BTW, the very first car bomb was set off on Wall Street by an anarchist in 1921.

Socialist groups of course split and re-split endlessly according to their perception that they and only they truly understand what Karl Marx meant. Monty Python’s skit on the Judean People’s Front is dead on target.

I hope we of various political views can listen and discuss issues and not just scream at each other. There’s way too much of that going on now. It’s not healthy.


  1. For simplicity’s sake, I’d group Liberals and Progressives together as one, since their main differences are tempo and priorities, not any larger principles.

  2. It seems to me that your list is formatted by mistakes and simplification. You say that – Socialists are made up of Marxist parties when that surely is wrong. “Socialists’ are many kinds of people not just Marxists or Marxists in parties. In fact there are very many more socialists I’m sure outside the far left parties than in them. Similarly there are many kinds of Anarchists and among those too are socialists.

    Similarly if Saul Alinsky is a Non socialist radical then how radical is his perspective if he doesnt believe in social change of that sort of magnitude? I know the dialogue in the IS is different than elsewhere but I know you are wrong and very schematic with this listing.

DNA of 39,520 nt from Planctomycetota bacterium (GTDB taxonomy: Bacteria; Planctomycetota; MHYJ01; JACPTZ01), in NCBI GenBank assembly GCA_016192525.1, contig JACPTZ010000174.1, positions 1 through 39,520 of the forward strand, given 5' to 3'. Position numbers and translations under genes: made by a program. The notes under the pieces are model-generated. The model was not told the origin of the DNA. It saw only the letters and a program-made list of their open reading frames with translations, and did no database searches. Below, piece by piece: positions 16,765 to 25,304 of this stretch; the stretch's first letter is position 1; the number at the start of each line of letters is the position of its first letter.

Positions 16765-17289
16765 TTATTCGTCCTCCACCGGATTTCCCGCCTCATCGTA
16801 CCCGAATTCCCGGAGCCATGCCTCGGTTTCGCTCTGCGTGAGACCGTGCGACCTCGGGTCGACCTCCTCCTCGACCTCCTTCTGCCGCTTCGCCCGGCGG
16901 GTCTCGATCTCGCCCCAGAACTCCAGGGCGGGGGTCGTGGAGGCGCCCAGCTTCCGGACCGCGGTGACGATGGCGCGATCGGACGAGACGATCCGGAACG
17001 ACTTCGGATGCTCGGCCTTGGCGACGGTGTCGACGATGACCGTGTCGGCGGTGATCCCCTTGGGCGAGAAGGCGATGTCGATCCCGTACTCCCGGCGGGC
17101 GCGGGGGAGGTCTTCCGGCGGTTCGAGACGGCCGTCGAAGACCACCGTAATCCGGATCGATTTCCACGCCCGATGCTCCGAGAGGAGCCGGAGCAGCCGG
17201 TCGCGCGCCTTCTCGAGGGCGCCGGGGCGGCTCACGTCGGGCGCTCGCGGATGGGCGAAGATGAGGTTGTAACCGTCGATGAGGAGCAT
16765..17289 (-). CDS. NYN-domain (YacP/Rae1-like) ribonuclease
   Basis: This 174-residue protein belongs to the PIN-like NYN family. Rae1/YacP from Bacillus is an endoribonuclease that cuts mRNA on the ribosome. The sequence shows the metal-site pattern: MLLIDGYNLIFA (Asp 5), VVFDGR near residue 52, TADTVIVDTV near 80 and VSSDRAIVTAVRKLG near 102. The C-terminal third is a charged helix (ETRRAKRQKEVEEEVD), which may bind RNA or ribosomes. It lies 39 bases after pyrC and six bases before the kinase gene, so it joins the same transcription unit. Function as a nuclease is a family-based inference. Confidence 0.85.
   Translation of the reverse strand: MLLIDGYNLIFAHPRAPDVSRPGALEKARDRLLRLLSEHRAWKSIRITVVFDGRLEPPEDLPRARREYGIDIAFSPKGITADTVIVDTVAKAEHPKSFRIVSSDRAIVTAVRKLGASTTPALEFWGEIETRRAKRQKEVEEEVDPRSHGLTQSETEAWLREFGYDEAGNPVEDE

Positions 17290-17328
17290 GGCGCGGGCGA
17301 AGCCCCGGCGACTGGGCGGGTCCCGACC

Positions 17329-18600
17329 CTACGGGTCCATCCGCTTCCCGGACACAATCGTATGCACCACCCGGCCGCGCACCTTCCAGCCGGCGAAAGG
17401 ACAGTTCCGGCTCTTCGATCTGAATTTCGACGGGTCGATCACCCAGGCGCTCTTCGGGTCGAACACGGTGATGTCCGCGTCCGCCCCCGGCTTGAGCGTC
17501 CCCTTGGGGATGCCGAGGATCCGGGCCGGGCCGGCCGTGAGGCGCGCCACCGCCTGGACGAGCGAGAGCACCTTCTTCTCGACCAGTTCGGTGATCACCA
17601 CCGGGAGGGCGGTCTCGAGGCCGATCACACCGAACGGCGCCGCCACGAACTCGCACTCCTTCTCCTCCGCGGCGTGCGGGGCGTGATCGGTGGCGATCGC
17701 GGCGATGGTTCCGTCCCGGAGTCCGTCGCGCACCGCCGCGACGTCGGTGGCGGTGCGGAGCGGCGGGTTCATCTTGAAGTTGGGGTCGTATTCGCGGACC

The US “Liberal” and “Progressive” traditions are somewhat indigenous and in way of rationale I’ve always looked upon them as a way for people to excuse their views so that they won’t be labeled unpatriot or communist. The problem is that it’s Democrat speak and the word “Left” is bandied about as a dirty word in the US.

    The other complication is that the very strong libertarian tradition in the US has both right and left forks so that your “anarchist” notion is not very useful as you lay it out. In your country Libertarians can be in the Republican Party too because the anarchist concept of state power merges comfortably sometimes with the notion of small government or none.

    You also don’t list the Greens — and the greens tradition is a mix and match affair comprising ecosocialists(many of whom are indeed Marxists) as well as libertarians, “liberals’ and the like.

    You similarly fail to note the core issue and that is the overwhelming pull of the Democrats on the political left such it is a more useful classificatioon to divide the political environment between Democrats and non Democrats to encompass those who see change outside the the clutches of that party.

    • A week ago, you said you’d never heard of Alinsky, now you’re an expert on him?